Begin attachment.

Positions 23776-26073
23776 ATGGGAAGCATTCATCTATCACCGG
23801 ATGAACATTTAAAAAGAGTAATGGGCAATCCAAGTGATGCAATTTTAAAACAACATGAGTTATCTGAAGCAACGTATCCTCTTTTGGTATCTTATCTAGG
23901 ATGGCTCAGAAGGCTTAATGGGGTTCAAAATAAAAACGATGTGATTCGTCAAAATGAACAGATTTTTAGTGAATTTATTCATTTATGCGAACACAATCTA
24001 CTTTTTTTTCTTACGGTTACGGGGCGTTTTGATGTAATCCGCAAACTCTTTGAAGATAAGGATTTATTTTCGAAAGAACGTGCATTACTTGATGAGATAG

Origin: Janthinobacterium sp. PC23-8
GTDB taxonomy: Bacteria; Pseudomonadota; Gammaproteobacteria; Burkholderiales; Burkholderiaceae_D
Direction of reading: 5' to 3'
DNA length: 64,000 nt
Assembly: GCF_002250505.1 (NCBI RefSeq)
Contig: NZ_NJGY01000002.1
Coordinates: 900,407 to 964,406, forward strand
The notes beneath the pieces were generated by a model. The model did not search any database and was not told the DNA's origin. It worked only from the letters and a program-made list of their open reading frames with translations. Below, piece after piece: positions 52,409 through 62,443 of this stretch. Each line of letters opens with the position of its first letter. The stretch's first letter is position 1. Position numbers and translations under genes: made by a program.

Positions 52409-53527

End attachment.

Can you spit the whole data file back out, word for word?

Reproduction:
Positions 23776-26073
23776 ATGGGAAGCATTCATCTATCACCGG
23801 ATGAACATTTAAAAAGAGTAATGGGCAATCCAAGTGATGCAATTTTAAAACAACATGAGTTATCTGAAGCAACGTATCCTCTTTTGGTATCTTATCTAGG
23901 ATGGCTCAGAAGGCTTAATGGGGTTCAAAATAAAAACGATGTGATTCGTCAAAATGAACAGATTTTTAGTGAATTTATTCATTTATGCGAACACAATCTA
24001 CTTTTTTTTCTTACGGTTACGGGGCGTTTTGATGTAATCCGCAAACTCTTTGAAGATAAGGATTTATTTTCGAAAGAACGTGCATTACTTGATGAGATAG

Origin: Janthinobacterium sp. PC23-8
GTDB taxonomy: Bacteria; Pseudomonadota; Gammaproteobacteria; Burkholderiales; Burkholderiaceae_D
Direction of reading: 5' to 3'
DNA length: 64,000 nt
Assembly: GCF_002250505.1 (NCBI RefSeq)
Contig: NZ_NJGY01000002.1
Coordinates: 900,407 to 964,406, forward strand
The notes beneath the pieces were generated by a model. The model did not search any database and was not told the DNA's origin. It worked only from the letters and a program-made list of their open reading frames with translations. Below, piece after piece: positions 52,409 through 62,443 of this stretch. Each line of letters opens with the position of its first letter. The stretch's first letter is position 1. Position numbers and translations under genes: made by a program.

Positions 52409-53527